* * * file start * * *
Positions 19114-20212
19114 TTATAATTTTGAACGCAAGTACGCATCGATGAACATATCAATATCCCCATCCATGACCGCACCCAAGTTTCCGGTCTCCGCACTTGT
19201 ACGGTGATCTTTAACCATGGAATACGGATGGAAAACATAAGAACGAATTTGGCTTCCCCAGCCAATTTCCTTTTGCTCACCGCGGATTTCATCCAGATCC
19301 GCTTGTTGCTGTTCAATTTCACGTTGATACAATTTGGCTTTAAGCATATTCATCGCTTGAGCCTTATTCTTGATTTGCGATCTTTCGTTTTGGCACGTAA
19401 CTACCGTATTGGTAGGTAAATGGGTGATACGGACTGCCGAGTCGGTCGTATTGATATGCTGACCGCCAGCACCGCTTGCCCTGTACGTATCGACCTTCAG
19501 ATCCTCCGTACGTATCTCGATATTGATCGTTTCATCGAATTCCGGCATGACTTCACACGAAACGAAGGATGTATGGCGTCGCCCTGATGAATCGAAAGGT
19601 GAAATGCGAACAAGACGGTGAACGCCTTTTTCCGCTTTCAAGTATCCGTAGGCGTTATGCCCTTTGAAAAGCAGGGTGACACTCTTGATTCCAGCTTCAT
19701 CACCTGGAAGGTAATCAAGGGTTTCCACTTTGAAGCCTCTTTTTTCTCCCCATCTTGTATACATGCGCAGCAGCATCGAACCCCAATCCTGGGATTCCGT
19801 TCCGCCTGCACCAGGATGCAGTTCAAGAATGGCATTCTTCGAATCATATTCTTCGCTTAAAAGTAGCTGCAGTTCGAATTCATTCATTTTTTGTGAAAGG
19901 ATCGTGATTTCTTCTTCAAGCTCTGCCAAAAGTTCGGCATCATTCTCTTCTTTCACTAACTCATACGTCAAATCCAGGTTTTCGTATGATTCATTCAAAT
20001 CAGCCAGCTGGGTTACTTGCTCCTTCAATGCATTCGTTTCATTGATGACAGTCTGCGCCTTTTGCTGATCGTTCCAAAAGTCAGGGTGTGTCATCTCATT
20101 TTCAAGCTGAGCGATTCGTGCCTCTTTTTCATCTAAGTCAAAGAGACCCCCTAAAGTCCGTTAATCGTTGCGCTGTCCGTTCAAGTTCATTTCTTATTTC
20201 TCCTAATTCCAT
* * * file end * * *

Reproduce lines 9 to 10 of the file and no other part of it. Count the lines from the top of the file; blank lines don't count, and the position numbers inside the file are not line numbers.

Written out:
19801 TCCGCCTGCACCAGGATGCAGTTCAAGAATGGCATTCTTCGAATCATATTCTTCGCTTAAAAGTAGCTGCAGTTCGAATTCATTCATTTTTTGTGAAAGG
19901 ATCGTGATTTCTTCTTCAAGCTCTGCCAAAAGTTCGGCATCATTCTCTTCTTTCACTAACTCATACGTCAAATCCAGGTTTTCGTATGATTCATTCAAAT